While you are here – please check out my home page!
After seeing Alain de Botton talk about ‘Art as Therapy’ via YouTube – I was very keen to see what he and John Armstrong, renowned philosophers and authors had achieved at my home town gallery: National Gallery of Victoria (NGV) Australia. My husband and I decided to take the time to go and see what they had done. It was a self guided tour consisting of approximately 58 selected works from the collection of the NGV and were located throughout three levels of the gallery. Each work had two labels beside it; one had been written by a curator from the NGV which listed “details of the work in an art-historial context” and the other label was “written by Alain de Botton and John Armstrong” (NGV. 2014). The purpose of these additional captions was to “challenge visitors assumptions about themselves, society and how we view art in galleries” (NGV. 2014).
It was an interesting approach to viewing works of art. Having the extra labels gave myself and my husband, an opportunity to view art works, with an added insight as to what the art work may have been about. It got me thinking more deeply, about each art work and I came away with a feeling of being more fulfilled, than I normally would after viewing a range of art work. I also came away with more knowledge, understanding and a deeper curiosity about each art work I had viewed. Now I am not an expert…no not at all – but this is part of the benefit of this whole project/philosophy of Alain de Botton’s and John Armstrong’s – you don’t have to be an expert, you don’t have to be intimidated by the whole process of viewing works of art. You just have to be human and enjoy the journey of feeling more meaning and purpose about each art work viewed. This way of viewing art becomes deeply personal and far more engaging in my opinion – art as therapy at it’s best…that is how I found it.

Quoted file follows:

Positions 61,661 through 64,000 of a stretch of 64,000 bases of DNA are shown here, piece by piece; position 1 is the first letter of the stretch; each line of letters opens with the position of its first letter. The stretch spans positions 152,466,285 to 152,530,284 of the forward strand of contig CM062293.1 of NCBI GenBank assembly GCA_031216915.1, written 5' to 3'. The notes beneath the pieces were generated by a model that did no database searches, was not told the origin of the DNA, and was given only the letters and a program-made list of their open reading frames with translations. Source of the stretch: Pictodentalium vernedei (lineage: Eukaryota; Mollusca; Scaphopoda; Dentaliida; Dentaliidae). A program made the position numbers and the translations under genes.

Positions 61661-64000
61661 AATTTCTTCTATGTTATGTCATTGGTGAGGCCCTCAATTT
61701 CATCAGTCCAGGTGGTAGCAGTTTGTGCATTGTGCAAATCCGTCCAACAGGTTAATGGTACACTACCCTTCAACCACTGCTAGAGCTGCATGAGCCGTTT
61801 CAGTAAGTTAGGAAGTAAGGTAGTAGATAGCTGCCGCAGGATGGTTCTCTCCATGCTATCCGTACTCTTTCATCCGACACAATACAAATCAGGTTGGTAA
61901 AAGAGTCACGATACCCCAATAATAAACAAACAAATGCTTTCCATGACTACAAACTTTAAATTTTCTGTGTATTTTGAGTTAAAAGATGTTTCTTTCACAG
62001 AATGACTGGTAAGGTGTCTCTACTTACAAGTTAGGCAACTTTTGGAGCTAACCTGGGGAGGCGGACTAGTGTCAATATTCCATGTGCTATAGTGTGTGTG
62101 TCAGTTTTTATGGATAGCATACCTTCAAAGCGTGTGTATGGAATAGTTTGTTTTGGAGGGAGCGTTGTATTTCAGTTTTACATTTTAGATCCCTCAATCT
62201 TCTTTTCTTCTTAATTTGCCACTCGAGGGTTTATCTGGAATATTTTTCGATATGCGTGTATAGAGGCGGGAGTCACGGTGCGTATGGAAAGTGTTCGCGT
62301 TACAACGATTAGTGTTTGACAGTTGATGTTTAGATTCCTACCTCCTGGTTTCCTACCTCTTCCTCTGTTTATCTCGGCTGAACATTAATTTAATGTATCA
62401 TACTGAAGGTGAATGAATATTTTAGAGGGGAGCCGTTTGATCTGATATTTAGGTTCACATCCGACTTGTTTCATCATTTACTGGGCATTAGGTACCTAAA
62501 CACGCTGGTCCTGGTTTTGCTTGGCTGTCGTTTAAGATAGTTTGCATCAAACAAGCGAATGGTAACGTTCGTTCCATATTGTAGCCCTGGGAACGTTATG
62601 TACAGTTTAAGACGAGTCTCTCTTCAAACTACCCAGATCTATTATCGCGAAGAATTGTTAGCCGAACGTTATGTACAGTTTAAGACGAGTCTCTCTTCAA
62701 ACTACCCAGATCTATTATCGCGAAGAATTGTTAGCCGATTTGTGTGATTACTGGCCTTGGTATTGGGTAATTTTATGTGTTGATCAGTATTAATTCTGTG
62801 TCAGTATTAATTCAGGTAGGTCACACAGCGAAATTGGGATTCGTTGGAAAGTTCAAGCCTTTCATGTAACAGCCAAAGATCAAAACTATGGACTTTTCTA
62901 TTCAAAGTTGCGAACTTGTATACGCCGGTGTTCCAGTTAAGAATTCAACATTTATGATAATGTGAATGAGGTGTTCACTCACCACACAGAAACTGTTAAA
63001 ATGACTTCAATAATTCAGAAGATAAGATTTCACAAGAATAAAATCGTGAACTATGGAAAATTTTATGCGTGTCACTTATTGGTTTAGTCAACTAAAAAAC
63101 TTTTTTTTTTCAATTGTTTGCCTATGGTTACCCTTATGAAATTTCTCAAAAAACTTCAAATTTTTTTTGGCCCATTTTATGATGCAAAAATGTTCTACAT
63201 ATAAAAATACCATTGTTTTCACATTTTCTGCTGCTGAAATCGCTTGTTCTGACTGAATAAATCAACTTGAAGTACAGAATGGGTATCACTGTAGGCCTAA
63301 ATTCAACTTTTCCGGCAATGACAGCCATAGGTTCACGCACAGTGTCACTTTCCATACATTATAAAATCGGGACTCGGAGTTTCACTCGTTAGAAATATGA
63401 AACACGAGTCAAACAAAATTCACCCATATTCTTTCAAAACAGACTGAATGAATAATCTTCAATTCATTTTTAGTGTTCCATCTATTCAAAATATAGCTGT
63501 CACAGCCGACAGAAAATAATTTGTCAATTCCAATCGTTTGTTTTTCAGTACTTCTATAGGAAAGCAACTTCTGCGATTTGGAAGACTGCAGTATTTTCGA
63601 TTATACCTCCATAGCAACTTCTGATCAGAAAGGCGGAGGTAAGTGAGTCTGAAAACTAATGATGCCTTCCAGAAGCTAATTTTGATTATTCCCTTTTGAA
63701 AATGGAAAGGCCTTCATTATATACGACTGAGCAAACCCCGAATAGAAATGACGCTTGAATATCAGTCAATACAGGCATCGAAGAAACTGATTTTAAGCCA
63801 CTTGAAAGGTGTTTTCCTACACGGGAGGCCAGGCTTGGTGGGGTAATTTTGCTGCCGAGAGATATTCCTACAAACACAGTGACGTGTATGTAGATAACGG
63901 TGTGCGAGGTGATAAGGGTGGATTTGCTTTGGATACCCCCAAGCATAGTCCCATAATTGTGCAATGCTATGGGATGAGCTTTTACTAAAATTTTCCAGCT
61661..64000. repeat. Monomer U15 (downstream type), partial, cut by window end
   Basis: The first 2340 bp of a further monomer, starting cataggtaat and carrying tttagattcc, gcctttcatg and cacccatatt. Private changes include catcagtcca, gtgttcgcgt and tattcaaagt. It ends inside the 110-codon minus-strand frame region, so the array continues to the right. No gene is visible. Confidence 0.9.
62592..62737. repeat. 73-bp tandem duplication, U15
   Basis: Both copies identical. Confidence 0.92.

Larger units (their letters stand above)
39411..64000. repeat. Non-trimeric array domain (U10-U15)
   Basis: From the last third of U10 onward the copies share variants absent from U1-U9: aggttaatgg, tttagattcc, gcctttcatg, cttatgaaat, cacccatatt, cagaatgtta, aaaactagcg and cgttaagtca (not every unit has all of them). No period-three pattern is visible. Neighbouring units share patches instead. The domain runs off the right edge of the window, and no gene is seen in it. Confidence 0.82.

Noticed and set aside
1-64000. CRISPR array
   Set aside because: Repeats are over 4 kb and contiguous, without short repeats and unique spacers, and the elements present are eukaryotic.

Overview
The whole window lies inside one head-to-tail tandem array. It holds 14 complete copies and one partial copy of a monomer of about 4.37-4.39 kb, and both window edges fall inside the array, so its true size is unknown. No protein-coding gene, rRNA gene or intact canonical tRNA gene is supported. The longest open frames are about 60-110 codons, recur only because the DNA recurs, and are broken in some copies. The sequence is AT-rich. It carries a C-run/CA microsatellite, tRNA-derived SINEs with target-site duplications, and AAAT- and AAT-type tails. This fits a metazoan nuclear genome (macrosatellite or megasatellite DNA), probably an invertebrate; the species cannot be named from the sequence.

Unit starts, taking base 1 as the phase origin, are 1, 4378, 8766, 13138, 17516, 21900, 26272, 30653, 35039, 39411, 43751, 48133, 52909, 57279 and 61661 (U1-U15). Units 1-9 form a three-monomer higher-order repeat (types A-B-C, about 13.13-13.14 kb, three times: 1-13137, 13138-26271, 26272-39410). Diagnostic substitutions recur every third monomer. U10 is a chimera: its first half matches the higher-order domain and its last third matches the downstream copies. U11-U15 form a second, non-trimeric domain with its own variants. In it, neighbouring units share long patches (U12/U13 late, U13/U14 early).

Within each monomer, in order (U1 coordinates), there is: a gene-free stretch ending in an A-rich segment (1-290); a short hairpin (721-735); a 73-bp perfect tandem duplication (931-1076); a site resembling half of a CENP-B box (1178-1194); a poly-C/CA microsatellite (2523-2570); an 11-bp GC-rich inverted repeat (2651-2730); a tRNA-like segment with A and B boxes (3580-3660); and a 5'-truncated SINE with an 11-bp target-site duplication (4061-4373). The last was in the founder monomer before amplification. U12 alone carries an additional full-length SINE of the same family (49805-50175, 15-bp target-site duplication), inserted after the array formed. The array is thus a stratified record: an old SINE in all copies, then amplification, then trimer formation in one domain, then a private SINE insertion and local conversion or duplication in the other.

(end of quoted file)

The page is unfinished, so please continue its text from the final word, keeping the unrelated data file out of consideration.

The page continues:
The below slide show consists of photos I took whilst viewing the ‘Art as Therapy’ NGV art work collection. For full ‘Art as Therapy’ label information, please refer to Alain De Botton and John Armstrong’s book ‘Art as Therapy‘: Works from the collection of the National Gallery of Victoria – Australia Exhibition. NB: A small number of the images are not part of the ‘Art as Therapy’ collection but I found them worthy of their inclusion.
Following are images of some art works that I favoured and wish to share them with you. Also included is their ‘Art as Therapy’ captions written by Alain de Botton and John Armstrong.
“Joseph Highmore – Susanna Highmore c.1740-45. Sickness: we grow up too fast. She wears the finery of a fashionable young woman, but underneath she is still really a bit childish and naive. It wasn’t so long ago that she was playing with dolls and thought her parents were the best people in the world. The figure in the little oval picture she is holding looks like a winsome young soldier. Yet what does she know of the difficulties of relationships? It is not her fault. Suddenly she has the power to attract mean; if she displays her wrists the right way, puts some lace round her bodice, they are falling over her. She’s entering into the adult world” (Alain de Botton & John Armstrong. 2014)”